Between Shannon and Hamming: how bad can the channel be?: BLISS Seminar

Seminar: EE: Berkeley Laboratory for Information and System Sciences (BLISS) | May 6 | 3-4 p.m. | 540 Cory Hall

 Anand Sarwate, Rutgers

 Electrical Engineering and Computer Sciences (EECS)

The information theory community has traditionally studied two different models for communication. The Shannon-theoretic model treats the channel’s impact as random, so codes must correct almost all error patterns of a given weight; this is an average-case analysis. The coding-theoretic (Hamming-theoretic?) model treats the channel as adversarial, so codes must correct all error patterns of a given weight; this is a worst-case analysis. Between the two lie several different models which can be modeled using a channel model (an AVC) in which the channel is controlled by an adversary. The difference between average- and worst-case is captured by explicitly modeling the information available to the adversary. I will describe some of these models and the key role played by coding strategies such as stochastic encoding and list decoding.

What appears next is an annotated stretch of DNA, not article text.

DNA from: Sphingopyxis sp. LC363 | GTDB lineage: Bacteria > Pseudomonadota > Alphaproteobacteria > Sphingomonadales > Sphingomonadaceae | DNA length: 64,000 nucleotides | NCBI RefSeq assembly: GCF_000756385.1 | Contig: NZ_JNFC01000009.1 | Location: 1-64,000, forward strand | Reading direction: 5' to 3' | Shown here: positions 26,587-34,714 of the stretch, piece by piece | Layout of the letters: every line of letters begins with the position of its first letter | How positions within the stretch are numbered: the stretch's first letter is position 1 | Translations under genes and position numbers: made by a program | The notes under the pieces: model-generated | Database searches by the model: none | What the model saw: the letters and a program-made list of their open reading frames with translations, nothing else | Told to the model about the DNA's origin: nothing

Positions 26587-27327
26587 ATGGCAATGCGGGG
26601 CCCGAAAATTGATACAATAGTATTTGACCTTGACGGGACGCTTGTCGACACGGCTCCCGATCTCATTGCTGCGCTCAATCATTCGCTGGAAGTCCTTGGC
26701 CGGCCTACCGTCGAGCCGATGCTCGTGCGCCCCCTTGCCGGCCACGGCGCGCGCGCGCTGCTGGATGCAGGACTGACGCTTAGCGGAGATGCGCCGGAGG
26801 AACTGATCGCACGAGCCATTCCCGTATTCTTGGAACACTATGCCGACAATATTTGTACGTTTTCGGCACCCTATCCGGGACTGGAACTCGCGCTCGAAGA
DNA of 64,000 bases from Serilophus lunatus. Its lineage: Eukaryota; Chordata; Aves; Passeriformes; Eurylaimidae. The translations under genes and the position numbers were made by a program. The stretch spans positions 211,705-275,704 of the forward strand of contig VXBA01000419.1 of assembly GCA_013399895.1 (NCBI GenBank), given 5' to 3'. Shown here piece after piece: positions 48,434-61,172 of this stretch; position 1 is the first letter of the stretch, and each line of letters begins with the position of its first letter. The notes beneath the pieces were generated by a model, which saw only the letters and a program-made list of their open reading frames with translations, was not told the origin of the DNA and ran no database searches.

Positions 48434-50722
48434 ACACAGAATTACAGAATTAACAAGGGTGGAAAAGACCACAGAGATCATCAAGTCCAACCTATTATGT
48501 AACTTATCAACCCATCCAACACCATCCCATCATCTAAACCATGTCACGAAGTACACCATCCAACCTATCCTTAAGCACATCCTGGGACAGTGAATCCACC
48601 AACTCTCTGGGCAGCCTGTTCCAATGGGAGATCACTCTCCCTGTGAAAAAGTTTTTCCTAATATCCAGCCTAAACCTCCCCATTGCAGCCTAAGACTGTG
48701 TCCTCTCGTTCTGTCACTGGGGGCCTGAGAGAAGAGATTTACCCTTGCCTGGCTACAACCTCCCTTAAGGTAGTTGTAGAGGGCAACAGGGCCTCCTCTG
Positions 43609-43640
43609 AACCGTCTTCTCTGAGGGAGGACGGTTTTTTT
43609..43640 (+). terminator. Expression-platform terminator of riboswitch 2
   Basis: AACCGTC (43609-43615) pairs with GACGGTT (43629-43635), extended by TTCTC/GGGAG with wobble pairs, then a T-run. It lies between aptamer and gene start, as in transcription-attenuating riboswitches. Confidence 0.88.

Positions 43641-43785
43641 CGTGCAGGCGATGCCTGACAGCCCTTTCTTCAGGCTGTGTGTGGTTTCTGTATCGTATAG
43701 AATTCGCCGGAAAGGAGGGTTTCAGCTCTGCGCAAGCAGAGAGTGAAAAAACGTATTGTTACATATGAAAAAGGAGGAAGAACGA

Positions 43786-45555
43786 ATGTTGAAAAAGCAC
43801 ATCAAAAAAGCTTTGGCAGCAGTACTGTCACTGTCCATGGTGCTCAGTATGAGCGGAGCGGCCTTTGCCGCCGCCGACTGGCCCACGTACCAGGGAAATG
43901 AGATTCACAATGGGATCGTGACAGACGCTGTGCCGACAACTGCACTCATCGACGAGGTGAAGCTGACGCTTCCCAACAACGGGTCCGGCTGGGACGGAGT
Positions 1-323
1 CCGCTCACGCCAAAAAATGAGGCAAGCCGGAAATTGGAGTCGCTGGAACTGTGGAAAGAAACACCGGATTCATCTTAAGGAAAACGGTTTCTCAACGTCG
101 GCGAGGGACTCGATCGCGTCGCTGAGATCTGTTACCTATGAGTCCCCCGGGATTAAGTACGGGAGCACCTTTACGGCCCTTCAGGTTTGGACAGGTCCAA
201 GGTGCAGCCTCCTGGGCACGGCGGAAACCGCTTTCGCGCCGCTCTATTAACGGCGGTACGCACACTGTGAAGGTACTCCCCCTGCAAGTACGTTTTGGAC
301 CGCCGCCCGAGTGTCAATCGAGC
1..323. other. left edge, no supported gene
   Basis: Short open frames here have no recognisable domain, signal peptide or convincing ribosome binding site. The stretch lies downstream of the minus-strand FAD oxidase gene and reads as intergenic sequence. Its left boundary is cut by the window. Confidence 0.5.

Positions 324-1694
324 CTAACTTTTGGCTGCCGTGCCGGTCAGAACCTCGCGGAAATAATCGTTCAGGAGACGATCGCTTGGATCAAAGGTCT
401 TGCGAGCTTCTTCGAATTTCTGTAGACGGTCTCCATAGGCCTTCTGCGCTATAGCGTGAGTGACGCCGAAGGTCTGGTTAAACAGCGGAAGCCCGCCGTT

This talk may include joint work with Bikash Kumar Dey, Michael Gastpar, Sidharth Jaggi, Michael Langberg, and Carol Wang.

 ashwinpm@berkeley.edu